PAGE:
For lease: Lots of commercial space
For Edward Jones financial advisor Chuck Poland, one is definitely the loneliest number.
A year and a half ago, Poland moved from an office space in Clifton to a new unit in a five-unit commercial strip built between Ace Hardware and Safeway in the Monument Village Shopping Center in the Redlands.
Today, he remains the only tenant in that building. The year’s-worth-of-free-rent carrot that has been dangled for some time hasn’t lured anyone else. And while he and his office manager are by themselves in that commercial strip, they aren’t alone when it comes to new neighborhood commercial construction going uninhabited in the Grand Valley.
“I am surprised because I think it’s a good business opportunity out here,” Poland said, standing in his office this week during a break between seeing clients.
At the other end of town, new commercial construction was slow to come to Orchard Mesa, a community rich in housing but poor in restaurants, banks and other services that forced residents to head north and west to shop.
But now that it’s arrived, forming bookends to the Orchard Mesa City Market, tenants have been slow to fill the space.
Four years after the Meridian Park commercial subdivision was built east of City Market near U.S. Highway 50 and 27 3/4 Road, there are two stand-alone tenants: First National Bank of the Rockies and a Family Dollar store. A 10-unit commercial strip is occupied only by Domino’s Pizza and the Orchard Mesa branch of the Mesa County Public Library.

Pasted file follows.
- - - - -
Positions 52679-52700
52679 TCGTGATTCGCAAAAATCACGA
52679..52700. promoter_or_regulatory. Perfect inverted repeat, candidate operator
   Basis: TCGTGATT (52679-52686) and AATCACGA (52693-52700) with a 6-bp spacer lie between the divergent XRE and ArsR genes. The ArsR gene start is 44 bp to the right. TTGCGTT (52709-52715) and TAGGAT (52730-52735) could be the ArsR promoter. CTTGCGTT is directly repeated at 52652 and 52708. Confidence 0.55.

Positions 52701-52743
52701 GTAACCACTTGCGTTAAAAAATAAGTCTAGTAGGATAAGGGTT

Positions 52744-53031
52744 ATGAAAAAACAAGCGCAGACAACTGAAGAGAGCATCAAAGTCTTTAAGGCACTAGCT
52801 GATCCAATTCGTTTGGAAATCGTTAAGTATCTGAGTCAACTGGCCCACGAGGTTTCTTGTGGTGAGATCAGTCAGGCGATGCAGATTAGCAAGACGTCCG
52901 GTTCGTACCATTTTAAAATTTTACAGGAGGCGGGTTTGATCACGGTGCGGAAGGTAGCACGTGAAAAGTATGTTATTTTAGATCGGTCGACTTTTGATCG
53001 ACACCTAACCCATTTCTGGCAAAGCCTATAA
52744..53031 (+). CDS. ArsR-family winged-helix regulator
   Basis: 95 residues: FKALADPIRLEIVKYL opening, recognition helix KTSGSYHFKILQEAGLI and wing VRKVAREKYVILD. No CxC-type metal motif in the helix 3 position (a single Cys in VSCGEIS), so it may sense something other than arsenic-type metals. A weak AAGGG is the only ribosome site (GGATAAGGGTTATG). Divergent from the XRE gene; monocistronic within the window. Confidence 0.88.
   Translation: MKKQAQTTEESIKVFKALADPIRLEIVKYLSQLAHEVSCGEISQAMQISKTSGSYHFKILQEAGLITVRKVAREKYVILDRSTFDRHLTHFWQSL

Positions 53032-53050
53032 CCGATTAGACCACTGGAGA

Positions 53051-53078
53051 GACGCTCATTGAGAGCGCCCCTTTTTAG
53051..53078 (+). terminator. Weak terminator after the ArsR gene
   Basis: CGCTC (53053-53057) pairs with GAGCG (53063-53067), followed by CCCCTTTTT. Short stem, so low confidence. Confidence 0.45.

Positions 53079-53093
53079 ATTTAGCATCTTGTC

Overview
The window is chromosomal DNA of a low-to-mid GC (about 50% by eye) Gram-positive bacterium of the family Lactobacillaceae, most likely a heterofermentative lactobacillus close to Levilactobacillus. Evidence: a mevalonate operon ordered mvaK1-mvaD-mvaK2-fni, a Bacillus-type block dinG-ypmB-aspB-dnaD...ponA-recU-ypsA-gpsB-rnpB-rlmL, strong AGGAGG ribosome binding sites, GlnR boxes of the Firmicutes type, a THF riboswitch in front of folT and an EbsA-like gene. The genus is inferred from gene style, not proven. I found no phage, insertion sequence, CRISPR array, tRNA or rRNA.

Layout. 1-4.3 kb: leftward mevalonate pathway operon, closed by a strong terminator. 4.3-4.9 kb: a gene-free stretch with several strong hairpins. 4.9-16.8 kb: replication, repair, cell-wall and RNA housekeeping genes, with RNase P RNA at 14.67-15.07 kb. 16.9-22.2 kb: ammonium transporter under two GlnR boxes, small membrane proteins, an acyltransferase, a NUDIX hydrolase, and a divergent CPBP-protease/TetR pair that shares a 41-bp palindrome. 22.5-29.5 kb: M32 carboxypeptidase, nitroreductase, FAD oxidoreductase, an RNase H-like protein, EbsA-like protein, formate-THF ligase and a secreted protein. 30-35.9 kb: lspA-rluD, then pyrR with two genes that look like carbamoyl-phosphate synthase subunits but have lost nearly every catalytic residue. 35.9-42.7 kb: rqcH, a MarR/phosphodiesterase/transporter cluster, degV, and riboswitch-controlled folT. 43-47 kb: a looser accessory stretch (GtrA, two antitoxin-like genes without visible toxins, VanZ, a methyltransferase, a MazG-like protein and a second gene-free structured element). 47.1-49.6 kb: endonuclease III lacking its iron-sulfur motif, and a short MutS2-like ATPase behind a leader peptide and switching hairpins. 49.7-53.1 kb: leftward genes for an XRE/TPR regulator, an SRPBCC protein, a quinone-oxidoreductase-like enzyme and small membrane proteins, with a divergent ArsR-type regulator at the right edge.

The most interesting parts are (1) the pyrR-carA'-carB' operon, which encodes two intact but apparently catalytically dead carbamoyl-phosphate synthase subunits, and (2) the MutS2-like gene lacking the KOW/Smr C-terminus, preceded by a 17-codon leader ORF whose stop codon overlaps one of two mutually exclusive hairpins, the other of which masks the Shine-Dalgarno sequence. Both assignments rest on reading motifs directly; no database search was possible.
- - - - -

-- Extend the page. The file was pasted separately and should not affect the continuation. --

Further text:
To the west of City Market, near the B 1/2 Road overpass, a 12-unit commercial building has Anytime Fitness as its sole occupant. For-lease signs hang in every other window.
Realtors say the local economy has remained solid for the most part, but the fallout from a national recession still is felt here.
“Things have slowed down,” said Sid Squirrell, commercial broker for Bray Real Estate, who took over the leasing of the commercial space in Monument Village in January. “What I see is there isn’t a lot of outside pressure.”
Squirrell said local businesses can’t fill the available commercial space by themselves, and national companies aren’t drawn to developments that don’t generate a lot of traffic, meaning the neighborhood shopping centers could remain largely empty for some time.
Squirrell said he thinks the Monument Village development would be a good fit for things such as a yoga studio or a day-care facility.
“That’s the kind of thing I’m going to be chasing,” he said. “I’m going to have my work cut out for me.”
This story first appeared as a Mobile Junction item Tuesday morning online at GJSentinel.com.